Duties of a Will Executor: What They Do

After someone dies, their estate will have to be dealt with – and someone will have to be in charge of doing it.

If the person who died had a Will, they will have chosen an executor to take on that role. If there is no Will, an administrator will apply to the Probate Registry for a Grant of Letters of Administration. This allows them to deal with the estate.

Having a Will – and an executor – means that the person can choose a responsible and reliable person to handle their estate after they’re gone. So if you’ve been asked to be the executor of a loved one’s Will, you may want to know what you’ll have to do.

Main executor duties

An executor has to carry out a number of tasks after the death of the person who made the Will. Some of these duties can be complicated, so it’s important to take that into consideration when writing your Will.

Regardless of the size of the estate that’s been left, it has to be distributed after a death. The executor will have to identify all assets belonging to the person who has dies, have their values assessed, identify any debts left by the deceased, and distribute anything left over.

Some of the main executor duties are:

  • Registering the death

This has to be done within five days in England, Wales and Northern Ireland, and eight in Scotland. It’s not required that the executor register the death, but if no one else can do it – such as if the deceased had no family – then they may have to.

  • Locating the Will

If you’re asked to be an executor, make sure you find out where the Will is being stored. This will help to avoid confusion at a difficult time. The Will can contain important information about the funeral wishes of the person who has died.

  • Arranging the funeral

If funeral instructions have been left, it’s the executor’s duty to make sure they’re followed. Other loved ones of the person who died may want to help arrange the funeral so you probably won’t have to deal with this part on your own.

  • Identifying all assets and debts left behind

You’ll have to compile all of the assets left behind by your loved one, as well as their debts. This includes properties, vehicles, jewellery, furniture, cash, stocks and shares and all other personal belongings. You should also put together a list of their debts – including mortgages, loans and credit card balances.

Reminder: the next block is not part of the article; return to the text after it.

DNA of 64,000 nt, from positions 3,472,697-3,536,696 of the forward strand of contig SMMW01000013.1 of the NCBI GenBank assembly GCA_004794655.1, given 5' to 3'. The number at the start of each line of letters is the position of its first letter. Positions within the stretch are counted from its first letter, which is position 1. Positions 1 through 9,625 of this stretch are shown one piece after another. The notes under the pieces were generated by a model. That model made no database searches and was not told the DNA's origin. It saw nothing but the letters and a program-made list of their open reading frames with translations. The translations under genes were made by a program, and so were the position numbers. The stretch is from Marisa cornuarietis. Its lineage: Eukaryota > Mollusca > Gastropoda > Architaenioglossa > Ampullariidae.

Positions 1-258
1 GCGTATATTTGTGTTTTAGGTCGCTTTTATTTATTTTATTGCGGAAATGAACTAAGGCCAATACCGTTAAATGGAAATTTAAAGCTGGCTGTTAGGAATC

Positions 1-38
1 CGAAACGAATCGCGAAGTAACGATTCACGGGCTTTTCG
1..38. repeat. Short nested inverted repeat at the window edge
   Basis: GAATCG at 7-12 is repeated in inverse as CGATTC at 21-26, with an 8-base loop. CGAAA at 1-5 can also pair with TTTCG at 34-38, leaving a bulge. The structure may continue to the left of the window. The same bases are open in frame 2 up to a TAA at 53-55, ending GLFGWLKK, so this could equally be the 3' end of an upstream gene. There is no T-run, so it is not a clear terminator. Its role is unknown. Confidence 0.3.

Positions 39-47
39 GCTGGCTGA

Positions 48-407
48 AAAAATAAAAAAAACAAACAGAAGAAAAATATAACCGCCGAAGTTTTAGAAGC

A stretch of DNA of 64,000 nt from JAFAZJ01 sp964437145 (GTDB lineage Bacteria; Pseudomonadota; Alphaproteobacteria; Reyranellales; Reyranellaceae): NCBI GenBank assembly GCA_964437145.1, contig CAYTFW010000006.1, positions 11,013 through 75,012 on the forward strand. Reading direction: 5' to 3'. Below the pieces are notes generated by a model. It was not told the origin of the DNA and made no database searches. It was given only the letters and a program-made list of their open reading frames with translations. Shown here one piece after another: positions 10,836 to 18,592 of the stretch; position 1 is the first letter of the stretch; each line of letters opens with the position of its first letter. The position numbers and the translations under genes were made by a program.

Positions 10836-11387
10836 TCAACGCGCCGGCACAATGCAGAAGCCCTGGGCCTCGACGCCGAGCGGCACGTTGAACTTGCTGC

• Valuing the estate

Once you know what the assets are, you’ll need to get them valued. This will then help you work out whether there will be anything left to pass on after the debts have been cleared.

  • Applying for probate

Estates valued at less than £5,000 in England and Wales or less than £10,000 in Northern Ireland usually won’t require probate. But if you need to arrange it, you can apply through the Probate Registry. It costs £215 to apply.

  • Dealing with the finances of the deceased

You’ll need to inform banks and building societies of the death, as well as any insurance companies, and close the accounts. You’ll have to cancel any direct debits – but ensure you inform the companies receiving these payments of the death. You’ll need to find out if anything is owed on these accounts or if there have been any overpayments.

  • Paying any debts

Once you know what debts the person had, you’ll have to pay them. This can be done by selling the assets that have been left, such as properties. This takes priority over distributing the estate to the beneficiaries named in the Will.

  • Distributing the estate according to Will instructions

If there is anything left over after clearing the deceased’s debts, you can then distribute it to their beneficiaries. You may need to identify trustees for beneficiaries under the age of 18. There are also rules around bankrupt beneficiaries, who may not be entitled to receive their inheritance, so make sure you look into this.

  • Paying any Inheritance Tax

Inheritance Tax will be owed on estates valued at more than £350,000. Anything above this threshold will incur a 40% tax. But certain exemptions apply, so make sure you look into the laws surrounding this.

Who can an executor be?

The executor of a Will should be over 18, and should be someone the maker of the Will trusts. They can be family members or friends. Many people choose their spouses, civil partners or children to act as executors to their Wills.

An executor can be named as a beneficiary in the Will, so it’s perfectly legal to distribute your inheritance to yourself.

Some people choose to appoint more than one executor. It’s possible to have up to four people acting as executor. You might want to ask when approached about being an executor if you’ll be working with others in the role.

It can be beneficial for people to choose solicitors to act as executors, so you may find yourself carrying out your duties alongside one. This can help to clarify the situation for you and make your job as executor simpler.

For help with the legalities around Wills, probate and estate administration, get in touch. First4Lawyers and our expert solicitors can help to simplify the process. Just give us a free call, request a call back or make an enquiry online.


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